Image Credit: THALIA DAVIES
Industry Focus: Danny Bell, Director Of Marketing For HARD Events
This is Magnetic’s Industry Focus, where we highlight the major players working behind the scenes of the EDM biz. These are the folks running the record labels, representing the artists, promoting the shows and just getting it done.
They may not get the shine of a deadmau5 or Skrillex, but they work just as hard making sure the parties are packed, the music is perfect, and that the artists are where they need to be. We’ve decided to shine the light on the behind the scenes movers and shakers that are helping you making you move and shake.
Today, we highlight Danny Bell, director of marketing for HARD Events. Danny began his career with Hard selling merch at a Bloody Beetroots show and hasn't looked back. Here are his words...
How did you start your career in the electronic music business?
I was interning at a management company as a junior in college, and HARD shared an office with them. I met Gary during my time there, and we bonded over a Gaslamp Killer video. I asked him to let me sell merch at his next event, which was a Bloody Beetroots show at the Palladium and he said yes. That was 4 years ago, and I’m still here. My whole career has been at HARD.
What is the best part of the business?
Watching the scene exponentially grow year after year, and working with amazing, forward thinking artists. It’s also pretty cool to travel the world and have friends in every major city across the globe. I have couches to crash on everywhere from Miami, to Melbourne, to Berlin.
What are the biggest challenges?
Getting enough sleep.
What career advice would you recommend to someone just starting off?
If you want it that bad, be ready to work harder than you ever imagined. It’s a brutal business, and only the hardest working and strongest willed survive. When times do get tough, make sure to take a step back from your work and put into perspective how cool your job is.
As the EDM industry continues to grow, what do you think the secrets to longevity in this business will be?
Originality and Innovation. I know this sounds cliché, but following the trends of the moment will result in a short career. The artists who have risen to the top of the electronic music world started out making music that sounded like nothing else. The ones who continue to rise are those who continuously push their sound and are not afraid to take risks in their productions and DJ sets.
Did you start off as a fan of electronic music and then became involved on the business side, or did business bring you into the electronic music world?
Kind of both. When I was a freshman in college, a good buddy of mine from Prague played me Boys Noize and Justice. I was instantly hooked, but still a classic rock and hip hop head at heart. I then saw Daft Punk in Vegas at the Vegoose festival and realized this is the future of music. When I started working for Gary in 2010, he introduced me to countless acts and gave me the knowledge to dig deeper into the world of electronic music. It was not until then that I really understood and began to genuinely love the music. I am extremely lucky because Gary has an incredible ear; he has been working in this genre for over 20 years.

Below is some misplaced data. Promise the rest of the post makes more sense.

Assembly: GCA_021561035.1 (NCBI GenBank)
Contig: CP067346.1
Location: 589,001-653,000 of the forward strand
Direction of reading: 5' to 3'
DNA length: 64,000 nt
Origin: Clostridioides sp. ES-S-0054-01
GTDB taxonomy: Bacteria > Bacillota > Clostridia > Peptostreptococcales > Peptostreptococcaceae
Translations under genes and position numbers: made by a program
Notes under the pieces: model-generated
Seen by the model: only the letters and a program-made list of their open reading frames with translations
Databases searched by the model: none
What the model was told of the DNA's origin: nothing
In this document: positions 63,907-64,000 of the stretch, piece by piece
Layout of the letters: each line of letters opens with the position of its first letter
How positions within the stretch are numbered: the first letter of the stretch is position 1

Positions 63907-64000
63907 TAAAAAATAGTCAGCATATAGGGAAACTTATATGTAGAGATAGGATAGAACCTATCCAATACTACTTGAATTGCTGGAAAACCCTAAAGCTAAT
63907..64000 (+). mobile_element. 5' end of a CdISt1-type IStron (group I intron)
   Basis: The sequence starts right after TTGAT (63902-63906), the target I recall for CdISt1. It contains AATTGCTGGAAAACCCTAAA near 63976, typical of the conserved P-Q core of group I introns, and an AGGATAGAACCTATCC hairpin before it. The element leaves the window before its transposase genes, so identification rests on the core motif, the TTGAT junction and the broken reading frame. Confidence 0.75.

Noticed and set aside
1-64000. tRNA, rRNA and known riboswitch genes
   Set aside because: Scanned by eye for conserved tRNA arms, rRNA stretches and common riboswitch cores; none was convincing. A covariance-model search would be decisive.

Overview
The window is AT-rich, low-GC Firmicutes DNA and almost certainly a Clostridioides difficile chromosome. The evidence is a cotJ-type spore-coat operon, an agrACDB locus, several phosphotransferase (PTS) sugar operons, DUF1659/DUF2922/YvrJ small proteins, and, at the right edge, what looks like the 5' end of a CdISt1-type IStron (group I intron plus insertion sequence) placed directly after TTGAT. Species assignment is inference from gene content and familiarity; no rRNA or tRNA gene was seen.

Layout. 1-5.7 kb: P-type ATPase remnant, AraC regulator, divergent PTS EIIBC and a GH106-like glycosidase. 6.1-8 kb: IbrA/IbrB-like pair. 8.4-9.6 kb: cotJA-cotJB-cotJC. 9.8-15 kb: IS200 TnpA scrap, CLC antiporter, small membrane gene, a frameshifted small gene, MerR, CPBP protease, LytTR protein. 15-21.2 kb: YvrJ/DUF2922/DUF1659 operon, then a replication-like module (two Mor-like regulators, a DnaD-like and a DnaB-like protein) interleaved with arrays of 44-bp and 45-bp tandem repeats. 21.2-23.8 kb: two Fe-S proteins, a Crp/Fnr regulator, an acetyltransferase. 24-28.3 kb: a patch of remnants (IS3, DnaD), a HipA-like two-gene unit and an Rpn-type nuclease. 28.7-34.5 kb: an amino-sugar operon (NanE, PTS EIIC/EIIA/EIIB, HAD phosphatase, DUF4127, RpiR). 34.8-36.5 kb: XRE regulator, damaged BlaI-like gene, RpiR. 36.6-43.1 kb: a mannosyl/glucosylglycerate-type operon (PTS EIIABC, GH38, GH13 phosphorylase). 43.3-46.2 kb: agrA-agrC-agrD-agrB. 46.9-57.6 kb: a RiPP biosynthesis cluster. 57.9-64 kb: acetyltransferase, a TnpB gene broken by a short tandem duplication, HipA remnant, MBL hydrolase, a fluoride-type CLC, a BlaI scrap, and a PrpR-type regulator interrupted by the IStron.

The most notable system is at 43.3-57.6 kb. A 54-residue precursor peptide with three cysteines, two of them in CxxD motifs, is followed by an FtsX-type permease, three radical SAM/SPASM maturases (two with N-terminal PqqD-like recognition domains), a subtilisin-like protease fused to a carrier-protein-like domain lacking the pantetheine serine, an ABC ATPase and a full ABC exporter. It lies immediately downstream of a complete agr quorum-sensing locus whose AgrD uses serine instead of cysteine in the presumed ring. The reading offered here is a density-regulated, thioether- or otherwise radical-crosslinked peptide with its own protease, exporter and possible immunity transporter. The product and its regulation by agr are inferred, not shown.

What does electronic music mean to you?
I’ve been using the term “electronic music” in all of my answers thus far, but I like the term “dance music” better. It is simply music with an infectious pulse that makes people want to dance (or even just move. It’s tough to call what some people do at festivals “dancing”).
What cities/regions do you think electronic dance music is best thriving?
LA is booming! It seems like everyone lives here now. Every month another producer or industry professional moves here. It’s also going off in Australia. HARD is lucky enough to host a stage at the Stereosonic festival in Australia every year. Stereosonic is now the biggest festival in Australia – they get significantly more attendees than the world-renowned, established, genre-crossing festival Big Day Out that had massive headliners like Pearl Jam and Arcade Fire this year. Its crazy!
If you weren’t in the music biz, what would you be doing?
Traveling, attempting to be a world famous Jewish hard-core rapper, or selling falafels at Mamaouns in NYC…they do make the best falafels in the world.
Where do you see the most innovation in the EDM industry?
The songs/productions. The roots of everything in the music biz are songs. You can have the greatest marketing plan of all time and all the connections in the world, but if the songs are not good, you won’t have a long career. There are tons of new and interesting sounds coming out of kid’s bedrooms on a daily basis. It’s so cool that acts like Flume and Cashmere Cat are really popular and are selling significant amounts of tickets now. I remember sitting in the HARD office in 2011 playing the Flume track “Sleepless” thinking it would be so cool if kids would get into this. We both thought it would take a while for it to take off in the US, but here we are, 3 years later, and young Harley killed it in an extremely over packed Gobi tent at Coachella in April. He also sold out two Club Nokia’s in a couple days! 4,700 tickets in one market.